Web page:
Two things set this story of Harriet Tubman apart from the many others on the market. The first is the focus of the text. Rather than a simple retelling of the known events of her life, this is instead a somewhat fictionalized account of Tubman's spiritual journey. As told in the swirling, lyrical writing, filled with rhythm and internal rhyme, these are her conversations with God, whose voice she hears in the breeze and the songs of birds, whose face she sees reflected in moonlight on swamp water. The book consists primarily of these conversations, before, during, and after her flight, laid out in clever typography that enhances the meaning.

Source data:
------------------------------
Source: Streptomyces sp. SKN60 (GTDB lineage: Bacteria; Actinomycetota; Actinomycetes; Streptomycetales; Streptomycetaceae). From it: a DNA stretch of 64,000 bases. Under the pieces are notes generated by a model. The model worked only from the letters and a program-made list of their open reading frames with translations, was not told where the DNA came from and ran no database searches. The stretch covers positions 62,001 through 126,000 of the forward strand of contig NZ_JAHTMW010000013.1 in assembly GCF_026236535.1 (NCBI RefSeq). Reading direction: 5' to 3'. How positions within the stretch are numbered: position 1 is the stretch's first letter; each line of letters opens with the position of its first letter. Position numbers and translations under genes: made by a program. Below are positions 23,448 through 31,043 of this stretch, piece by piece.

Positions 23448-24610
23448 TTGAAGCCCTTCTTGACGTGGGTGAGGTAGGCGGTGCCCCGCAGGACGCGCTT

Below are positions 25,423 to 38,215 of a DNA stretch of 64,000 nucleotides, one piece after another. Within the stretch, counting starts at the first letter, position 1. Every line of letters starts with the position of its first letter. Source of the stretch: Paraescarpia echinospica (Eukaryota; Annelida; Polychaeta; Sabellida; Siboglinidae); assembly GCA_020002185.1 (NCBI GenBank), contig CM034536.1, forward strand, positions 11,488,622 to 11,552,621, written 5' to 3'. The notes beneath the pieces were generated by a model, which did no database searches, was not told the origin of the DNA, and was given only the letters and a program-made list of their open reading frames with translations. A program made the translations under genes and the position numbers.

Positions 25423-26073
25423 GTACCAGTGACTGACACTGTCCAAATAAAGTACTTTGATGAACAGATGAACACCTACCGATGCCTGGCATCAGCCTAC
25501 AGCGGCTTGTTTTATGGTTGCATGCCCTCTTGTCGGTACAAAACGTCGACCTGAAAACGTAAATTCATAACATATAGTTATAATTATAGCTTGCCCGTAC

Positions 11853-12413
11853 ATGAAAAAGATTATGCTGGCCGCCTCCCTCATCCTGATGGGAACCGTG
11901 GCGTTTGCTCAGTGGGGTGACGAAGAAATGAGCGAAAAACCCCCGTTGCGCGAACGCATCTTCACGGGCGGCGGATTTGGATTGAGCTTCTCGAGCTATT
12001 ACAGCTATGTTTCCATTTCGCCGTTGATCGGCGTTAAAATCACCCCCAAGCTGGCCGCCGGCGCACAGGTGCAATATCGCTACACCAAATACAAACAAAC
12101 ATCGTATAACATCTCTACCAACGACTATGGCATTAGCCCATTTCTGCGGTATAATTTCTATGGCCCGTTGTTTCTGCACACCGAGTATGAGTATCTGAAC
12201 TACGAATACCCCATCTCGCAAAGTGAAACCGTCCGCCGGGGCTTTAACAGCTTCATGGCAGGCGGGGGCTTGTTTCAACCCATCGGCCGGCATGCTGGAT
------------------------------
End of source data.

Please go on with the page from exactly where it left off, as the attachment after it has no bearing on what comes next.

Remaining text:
The second is the artwork, a series of two-page, borderless paintings that are nothing short of spectacular. Clear, vivid, bathed in light even in the darkness, they accent the spirituality and add a powerful emotional expressiveness to the book. Combined with the poetic text, the images create a musical quality; a chanted spiritual of uplift and veneration that turns this oft-told historical tale into something more. It's more than just the tale of a brave woman freeing slaves, it's a testament to something that engages the heart and senses, as well as the mind, and hums in the soul long after the cover is closed.